Jun 16 2020

The Remote Learning Diaries: How to Improve Live Online Classes and Other Tips

A George Mason University student shares her thoughts on how professors can create more productive online learning environments next semester.

Along with universities across the nation, George Mason University, the school I attend, has faced challenges during the COVID-19 crisis. GMU moved more than 5,000 classes online in just two weeks to comply with social-distancing requirements requirements. The transition from in-person to online learning was difficult for everyone involved. 

There are many students who simply learn better in an in-class setting; there are fewer distractions, and an instructor is actively teaching you. (The chairs are also not as soft as the ones I have at home, where comfort can actually become its own distraction.) 

However, there are also many students who excel in online learning environments. This is why universities typically offer both options, giving students the chance to choose the best fit for their learning styles. 

But these are not normal times. Now, students have just one option for courses, and it has to be online.

MORE ON EDTECH: Here are the best Zoom remote learning tech tips.

My Experience with Live and Prerecorded Lectures

There is still variety in how each online class is taught, based on professors’ preferences. Some are taught through live online lectures that you must virtually attend during regularly scheduled class time. Others rely on prerecorded lectures that you can watch at any time. 

The live lectures are taught through Blackboard, specifically Blackboard Collaborate. There are many features on Blackboard Collaborate that simulate an in-person learning environment. Students can click a button to virtually raise their hands to indicate they have questions. You can see your professor and classmates via webcam. You can also verbally communicate with the class and instructor during the lecture.

One of the biggest challenges of this arrangement is that many students do not mute themselves when they are not talking, which allows background noise to drown out the lecture. I think it would be more productive for professors to automatically mute all participants and individually unmute the ones who raise their hands to speak. While the classes I am in only use Blackboard Collaborate for live lectures, Zoom is another similar and widely used live lecture platform that also allows the host to auto-mute all attendees. 

For prerecorded lectures, professors create videos of themselves lecturing, then upload them to Blackboard using Kaltura, which embeds the video so students do not have to download it onto their devices to view it.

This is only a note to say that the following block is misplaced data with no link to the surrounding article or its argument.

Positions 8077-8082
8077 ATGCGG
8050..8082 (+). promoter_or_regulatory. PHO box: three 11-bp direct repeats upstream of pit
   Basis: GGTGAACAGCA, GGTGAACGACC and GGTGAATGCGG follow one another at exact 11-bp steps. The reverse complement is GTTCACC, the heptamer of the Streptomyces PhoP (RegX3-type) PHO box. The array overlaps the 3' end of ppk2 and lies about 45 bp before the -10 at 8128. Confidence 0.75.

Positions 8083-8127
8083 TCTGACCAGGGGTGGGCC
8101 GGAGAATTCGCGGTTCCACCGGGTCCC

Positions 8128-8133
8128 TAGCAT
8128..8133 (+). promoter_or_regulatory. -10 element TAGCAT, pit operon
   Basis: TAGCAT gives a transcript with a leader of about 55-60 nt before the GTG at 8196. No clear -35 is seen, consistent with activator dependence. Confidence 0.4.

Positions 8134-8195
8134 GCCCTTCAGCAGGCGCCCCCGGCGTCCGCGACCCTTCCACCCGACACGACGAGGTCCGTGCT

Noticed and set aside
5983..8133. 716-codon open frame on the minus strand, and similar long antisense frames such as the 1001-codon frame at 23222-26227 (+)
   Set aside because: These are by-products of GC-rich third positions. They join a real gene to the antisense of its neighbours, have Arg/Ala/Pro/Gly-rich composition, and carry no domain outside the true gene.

This is a great way for students to view videos efficiently. Instead of downloading multiple lectures for various classes to their personal devices, students only need to click a button to play the videos. 

Online classes also typically include downloadable notes and PowerPoint slides, much like the materials normally used in classrooms. These are available on Blackboard for students to view anytime.

MORE ON EDTECH: Learn how the remote learning pivot could shape higher ed IT.

Solutions to a Lack of Computers

Part of online learning is taking online tests and exams. Some classes require the use of software called Respondus LockDown Browser, which locks your screen on the test until you submit it. This prevents users from looking up answers in another tab. 

Respondus also has a camera option that allows professors to watch students as they take a test to make sure no one is using a smartphone or other outside resources. Some professors make this mandatory (I am in a statistics course this semester that requires it), which presents a challenge for students using laptops that lack built-in cameras. 

If you don’t have a built-in webcam, your only option is to purchase one. Many students cannot afford to do so after handling the cost of books and tuition. Students who previously relied solely on taking notes by hand and using campus computer labs must now must invest in new technology to keep up with class requirements. 

This, in my opinion, is the biggest challenge students face during virtual learning. But as I see an increase in universities across the country investing in one-to-one laptop programs, where schools provide a computer for each student, I am hopeful that such digital inequities will be addressed.

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